- Personalization power is the ability to create learning that matches individuals’ strengths, needs, skills, and interests
Using these principles to guide your in-program digital learning is a great place to start to ensure student engagement. Next, check out Y4Y’s Technology Decision Checklist for Learning and Engagement, Intentional Activity Design Planner, and Virtual Edge Activity Planning Examples. Each will remind you that at the heart of any successful activity is student voice. Students feel empowered when they have a say in their learning, and digital learning is no exception!
What if Students Don’t Feel Empowered by Digital Learning?
There are a number of reasons students may still reject digital learning and even push back against it. Consider some of these possible explanations with tips on navigating this challenge.
- Natural extroverts prefer interactions. Every program has its social butterflies, and they’re more likely to want to interact with one another than with a screen. Make digital learning a group activity! Be sure that there are steps that demand conversation and compromise. This way, everyone in your program is building those 21st century skills!
- Computers are associated with isolation. You may have students in your program recovering from varying levels of trauma over feeling “stranded” with a screen during the pandemic. As staffing allows, do more adult pairing or check-ins with those students who might be unexpectedly pushing back on digital activities. If there’s still cause for concern, consult Y4Y’s Click & Go on Trauma-Informed Care for more advice on how to make a student who has experienced trauma feel safe.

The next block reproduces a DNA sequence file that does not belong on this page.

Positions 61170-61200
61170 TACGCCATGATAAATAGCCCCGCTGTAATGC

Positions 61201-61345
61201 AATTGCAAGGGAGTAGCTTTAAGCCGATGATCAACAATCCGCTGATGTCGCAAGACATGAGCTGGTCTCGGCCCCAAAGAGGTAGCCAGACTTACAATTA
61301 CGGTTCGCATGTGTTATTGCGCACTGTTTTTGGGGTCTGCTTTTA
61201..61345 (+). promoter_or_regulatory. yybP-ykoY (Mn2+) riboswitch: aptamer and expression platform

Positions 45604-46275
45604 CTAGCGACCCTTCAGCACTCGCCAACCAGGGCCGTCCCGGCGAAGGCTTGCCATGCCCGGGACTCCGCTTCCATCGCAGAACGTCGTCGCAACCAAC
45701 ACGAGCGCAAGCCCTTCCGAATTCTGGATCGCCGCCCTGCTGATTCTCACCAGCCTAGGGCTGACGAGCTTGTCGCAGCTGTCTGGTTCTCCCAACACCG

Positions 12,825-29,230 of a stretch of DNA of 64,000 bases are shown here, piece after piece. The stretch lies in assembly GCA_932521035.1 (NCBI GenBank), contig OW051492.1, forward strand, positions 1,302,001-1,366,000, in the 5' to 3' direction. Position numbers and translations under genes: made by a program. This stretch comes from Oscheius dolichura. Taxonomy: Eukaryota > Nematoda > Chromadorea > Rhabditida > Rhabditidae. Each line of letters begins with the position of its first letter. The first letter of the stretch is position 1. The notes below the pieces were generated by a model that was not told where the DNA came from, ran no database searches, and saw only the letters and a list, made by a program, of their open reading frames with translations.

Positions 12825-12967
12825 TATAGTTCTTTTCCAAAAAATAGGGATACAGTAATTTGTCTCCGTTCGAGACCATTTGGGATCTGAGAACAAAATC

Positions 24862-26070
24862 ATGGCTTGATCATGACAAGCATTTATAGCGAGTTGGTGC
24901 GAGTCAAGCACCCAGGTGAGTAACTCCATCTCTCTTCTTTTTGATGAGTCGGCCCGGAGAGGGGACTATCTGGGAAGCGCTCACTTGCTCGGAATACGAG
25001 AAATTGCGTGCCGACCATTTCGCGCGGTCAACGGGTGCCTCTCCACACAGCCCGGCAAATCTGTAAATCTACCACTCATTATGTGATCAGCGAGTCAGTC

- Written English is even more challenging than spoken. If you have English learners in your program, be sure to seek out multi-modal and bilingual websites so these students can fully participate in digital activities. Don’t forget, Y4Y’s tools for supporting English learners (like Instructional Strategies for English Learners) are useful in all types of programming!
- A disability makes the computer a frustrating tool. The Secretary of Education recently called out the added challenges faced through the pandemic by students with disabilities, and the importance of providing them with the supports they’re entitled to by law. In your 21st CCLC, you have some flexibility in program delivery that the classroom doesn’t have. Check out Y4Y’s Including Students With Disabilities course, and specifically the Expanding Activities tool, for general principles to follow so you can minimize student frustration with digital activities. Just like your natural extroverts or your students of trauma, it may come down to simple human connections to smooth the way.
Two years in an online or hybrid environment definitely got those creative juices flowing on ways of giving students a break from screens. Some students are ready for those breaks, while others have had their screen dependence deeply reinforced through virtual learning. To further ensure that digital learning in your program is fun for students, share Y4Y’s Screen Time Alternatives tool with families to maintain that momentum of keeping kids occupied offline when they’re at home.
Computers Are Here to Stay
This far into the technological revolution, most of your staff members probably don’t remember a time when personal computers had no role in daily life. Despite this, access and ease with technology creates equity gaps. Giving your students skills and comfort with technology will be absolutely essential to their successful futures. That all starts by just having fun on the internet!